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The principles guiding us forward

Principal’s COVID-19 Response Steering Committee unveils guiding principles to ensure Queen’s seizes opportunities and emerges strongly from this crisis.

As the winter term wraps up with students busy writing their final exams, the university itself is fully focused on preparing for the future as the COVID-19 crisis continues to unfold.

As announced on April 13, Principal and Vice-Chancellor Patrick Deane has launched a Principal’s COVID-19 Response Steering committee and seven sub-groups to take the lead on the planning process. Together they are charged with finding innovative ways for the university to quickly adapt and thrive in this challenging and rapidly changing environment.

“We must prepare for what may lie ahead to ensure that as a community, we are ready to face future challenges but also seize upon opportunities that may present themselves because of this unique situation,” says Principal Deane. “Our future will depend on how well we are able to make changes, how innovative we are and how quickly we can adapt to a new mode of human interaction, constantly being rethought due to public health concerns.”

The seven working groups are meeting throughout April and into early May to craft strategic recommendations for the university’s Senior Leadership Team and Principal to review in early May, in areas ranging from academic regulations to research impacts, and from enrolment to remote delivery, as well as finances, budgeting, and faculty and staff supports. 

Guiding principles

These small, agile sub-groups will have representation from administrators, including Deans, staff and faculty from across the campus and most also include representation from students. They will always be mindful of equity, diversity, inclusion and indigeneity (EDII) considerations in their work. They will also be closely guided by a final set of overarching principles developed to ensure the university is able to emerge from this crisis intact and ready for the future:

  • The academic mandate of the institution must be central to all work done in response to COVID-19.  Queen’s University must continue to operate as an institution of higher learning, dedicated to providing the highest quality undergraduate and graduate programs and supporting cutting-edge research.
  • Wherever possible, our decision-making should be steered by longer-term considerations, the intention being to put the University in the best possible situation for progress and evolution beyond the COVID-19 crisis.
  • It has never been more important for the different parts of the University to work together, actively seeking cooperation with other units and being always mindful that a decision made in one part of the institution will have consequences elsewhere. Systemic thought and action are the institutional correlative of empathy and cooperation in our human interactions, and just as vital for our long-term success as a community.
  • It should be understood that the costs of the crisis will be borne by the whole institution, the correlative of which understanding is that units less impacted by the crisis will contribute to the support of units more so.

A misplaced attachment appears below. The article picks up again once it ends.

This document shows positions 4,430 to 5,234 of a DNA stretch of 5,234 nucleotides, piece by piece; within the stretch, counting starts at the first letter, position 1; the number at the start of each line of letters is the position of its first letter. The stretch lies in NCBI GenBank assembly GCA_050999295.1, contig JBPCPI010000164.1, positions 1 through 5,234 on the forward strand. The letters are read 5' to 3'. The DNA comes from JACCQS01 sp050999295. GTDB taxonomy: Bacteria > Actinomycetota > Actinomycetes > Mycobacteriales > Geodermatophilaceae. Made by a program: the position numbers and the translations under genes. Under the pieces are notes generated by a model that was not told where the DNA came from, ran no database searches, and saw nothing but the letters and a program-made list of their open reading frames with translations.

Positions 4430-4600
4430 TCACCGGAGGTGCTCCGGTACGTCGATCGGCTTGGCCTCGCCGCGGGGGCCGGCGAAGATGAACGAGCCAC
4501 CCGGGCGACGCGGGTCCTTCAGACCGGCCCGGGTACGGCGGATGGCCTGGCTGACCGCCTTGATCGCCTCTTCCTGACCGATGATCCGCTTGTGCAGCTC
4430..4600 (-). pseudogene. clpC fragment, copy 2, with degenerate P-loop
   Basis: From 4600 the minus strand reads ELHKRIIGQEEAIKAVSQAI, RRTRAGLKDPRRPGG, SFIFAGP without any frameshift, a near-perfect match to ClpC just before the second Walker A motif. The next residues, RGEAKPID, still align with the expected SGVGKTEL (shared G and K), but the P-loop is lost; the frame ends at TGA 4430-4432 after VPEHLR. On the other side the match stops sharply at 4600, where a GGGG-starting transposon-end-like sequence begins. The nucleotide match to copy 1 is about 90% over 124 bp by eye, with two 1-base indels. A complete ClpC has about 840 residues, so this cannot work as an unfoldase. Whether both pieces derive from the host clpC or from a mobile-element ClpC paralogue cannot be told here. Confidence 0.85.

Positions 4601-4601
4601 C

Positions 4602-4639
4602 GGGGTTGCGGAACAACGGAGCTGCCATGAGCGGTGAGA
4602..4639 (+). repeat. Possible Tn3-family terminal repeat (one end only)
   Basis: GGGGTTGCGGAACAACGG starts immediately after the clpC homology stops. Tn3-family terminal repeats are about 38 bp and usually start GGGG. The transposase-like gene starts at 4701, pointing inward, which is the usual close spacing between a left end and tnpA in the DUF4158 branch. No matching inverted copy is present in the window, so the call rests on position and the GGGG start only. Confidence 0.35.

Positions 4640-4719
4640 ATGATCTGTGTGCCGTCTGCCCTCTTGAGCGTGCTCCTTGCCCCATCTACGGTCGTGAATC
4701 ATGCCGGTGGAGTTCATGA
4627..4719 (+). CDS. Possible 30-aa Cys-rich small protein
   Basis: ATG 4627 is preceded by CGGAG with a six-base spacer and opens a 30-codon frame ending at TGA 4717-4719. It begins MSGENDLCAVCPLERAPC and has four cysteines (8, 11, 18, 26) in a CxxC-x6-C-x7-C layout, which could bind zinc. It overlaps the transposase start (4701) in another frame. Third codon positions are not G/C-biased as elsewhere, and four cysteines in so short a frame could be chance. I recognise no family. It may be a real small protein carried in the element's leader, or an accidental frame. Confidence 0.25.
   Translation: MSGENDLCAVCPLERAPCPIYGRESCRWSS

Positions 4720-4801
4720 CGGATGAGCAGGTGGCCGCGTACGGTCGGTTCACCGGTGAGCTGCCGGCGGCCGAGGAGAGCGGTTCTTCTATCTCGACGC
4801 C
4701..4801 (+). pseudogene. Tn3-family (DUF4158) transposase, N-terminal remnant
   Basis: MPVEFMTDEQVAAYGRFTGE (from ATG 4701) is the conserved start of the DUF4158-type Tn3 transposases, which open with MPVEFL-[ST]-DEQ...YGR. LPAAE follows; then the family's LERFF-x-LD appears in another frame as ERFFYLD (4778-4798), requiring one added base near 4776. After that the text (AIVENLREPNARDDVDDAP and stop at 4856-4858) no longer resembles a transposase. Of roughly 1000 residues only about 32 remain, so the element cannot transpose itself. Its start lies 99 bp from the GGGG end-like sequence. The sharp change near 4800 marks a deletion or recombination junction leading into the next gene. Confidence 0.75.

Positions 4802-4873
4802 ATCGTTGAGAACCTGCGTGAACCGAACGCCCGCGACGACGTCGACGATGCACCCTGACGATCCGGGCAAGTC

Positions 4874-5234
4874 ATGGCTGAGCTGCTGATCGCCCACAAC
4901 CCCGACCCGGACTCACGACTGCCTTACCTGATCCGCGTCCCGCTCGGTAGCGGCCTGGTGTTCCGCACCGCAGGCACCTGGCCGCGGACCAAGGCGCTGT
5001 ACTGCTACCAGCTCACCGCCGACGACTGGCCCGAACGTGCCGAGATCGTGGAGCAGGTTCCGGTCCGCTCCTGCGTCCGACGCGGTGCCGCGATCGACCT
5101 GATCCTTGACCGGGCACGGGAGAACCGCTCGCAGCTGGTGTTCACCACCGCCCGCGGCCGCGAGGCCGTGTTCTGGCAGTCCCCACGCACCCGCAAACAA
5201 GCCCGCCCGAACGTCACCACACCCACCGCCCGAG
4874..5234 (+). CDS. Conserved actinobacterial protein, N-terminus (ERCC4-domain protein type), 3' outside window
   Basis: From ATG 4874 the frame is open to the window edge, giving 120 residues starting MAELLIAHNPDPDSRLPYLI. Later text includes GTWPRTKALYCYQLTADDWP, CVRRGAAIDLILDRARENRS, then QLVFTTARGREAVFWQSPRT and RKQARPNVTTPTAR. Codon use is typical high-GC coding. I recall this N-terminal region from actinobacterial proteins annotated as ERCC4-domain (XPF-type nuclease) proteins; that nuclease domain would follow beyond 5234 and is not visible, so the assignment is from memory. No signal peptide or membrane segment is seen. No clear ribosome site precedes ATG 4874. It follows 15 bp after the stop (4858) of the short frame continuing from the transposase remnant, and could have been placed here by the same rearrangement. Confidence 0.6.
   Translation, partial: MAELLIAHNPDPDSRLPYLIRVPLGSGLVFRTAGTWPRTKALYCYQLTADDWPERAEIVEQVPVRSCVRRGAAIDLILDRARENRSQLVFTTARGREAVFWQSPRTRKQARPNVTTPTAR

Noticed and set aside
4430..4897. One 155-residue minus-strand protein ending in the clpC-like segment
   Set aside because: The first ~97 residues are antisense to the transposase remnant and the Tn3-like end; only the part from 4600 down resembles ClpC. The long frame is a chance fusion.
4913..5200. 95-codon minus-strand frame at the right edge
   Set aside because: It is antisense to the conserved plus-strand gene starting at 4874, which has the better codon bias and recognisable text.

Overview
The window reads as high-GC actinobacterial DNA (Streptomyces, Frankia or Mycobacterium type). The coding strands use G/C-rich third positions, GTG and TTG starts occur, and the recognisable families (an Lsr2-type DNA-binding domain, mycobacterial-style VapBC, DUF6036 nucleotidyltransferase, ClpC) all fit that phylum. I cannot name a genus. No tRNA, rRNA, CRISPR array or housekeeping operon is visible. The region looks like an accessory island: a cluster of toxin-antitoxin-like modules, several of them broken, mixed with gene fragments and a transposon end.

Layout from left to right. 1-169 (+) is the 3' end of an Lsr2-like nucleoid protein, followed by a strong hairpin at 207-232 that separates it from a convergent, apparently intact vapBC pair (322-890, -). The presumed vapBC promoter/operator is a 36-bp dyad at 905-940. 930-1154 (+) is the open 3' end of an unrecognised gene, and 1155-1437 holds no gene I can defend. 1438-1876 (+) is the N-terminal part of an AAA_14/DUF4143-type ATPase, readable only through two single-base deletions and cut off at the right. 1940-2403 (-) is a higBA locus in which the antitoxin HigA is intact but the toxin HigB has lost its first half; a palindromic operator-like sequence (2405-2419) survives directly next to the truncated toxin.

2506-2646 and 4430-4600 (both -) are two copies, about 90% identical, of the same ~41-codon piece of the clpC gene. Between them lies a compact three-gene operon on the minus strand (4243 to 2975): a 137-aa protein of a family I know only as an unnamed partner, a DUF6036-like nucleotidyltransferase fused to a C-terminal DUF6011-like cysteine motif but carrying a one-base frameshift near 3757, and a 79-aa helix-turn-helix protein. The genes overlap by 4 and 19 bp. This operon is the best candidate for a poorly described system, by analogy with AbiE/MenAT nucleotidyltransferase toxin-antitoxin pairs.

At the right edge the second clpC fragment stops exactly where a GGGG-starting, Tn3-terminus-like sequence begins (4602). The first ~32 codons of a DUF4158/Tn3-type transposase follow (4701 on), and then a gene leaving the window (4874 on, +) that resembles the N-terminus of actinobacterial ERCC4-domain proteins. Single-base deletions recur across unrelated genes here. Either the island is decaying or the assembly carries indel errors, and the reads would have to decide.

• Wherever possible, the university must remain whole to ensure that when the crisis is over, it can emerge fully operational and ready to resume its work in the physical as well as the virtual environment.
  • People are a priority for the institution and maintaining staff, faculty and student connections is of paramount concern.
  • The institution should be driven to look beyond its borders for partnerships, supports and collaborations. Community engagement on a local, national and global front are invaluable to future success.
  • Bearing in mind all of the above, we must think and act with courage, dedication and high ambition on behalf of Queen’s University.

“I am confident that through working together in a collaborative fashion on our strategic planning for the future, we will emerge from this crisis a stronger institution. Now, more than ever, is a time to be bold and innovative and think about how Queen’s can continue to offer its students a quality educational experience distinguished by our community that supports students through exceptional teaching and research,” says Principal Deane

Confronting COVID-19 Read more articles in this series

The Principal and Provost are also in contact with student leaders and continue to work closely with them to apprise them of current issues, hear concerns and consider those concerns as decisions are being made.

“We know people are waiting to hear from us, but we also want to make sure we get this right. There is a lot at stake,” says Principal Deane. “I, along with my team, will make decisions based on the careful and detailed work of the Steering Committee and their sub-groups’ recommendations. In some cases, we may also engage other governance bodies where necessary, such as Senate and the Board of Trustees to determine next steps and determine what is needed to ensure the best future for the institution.”

The Terms of Reference for the steering committee and its sub-groups is now available on the Office of the Principal's website.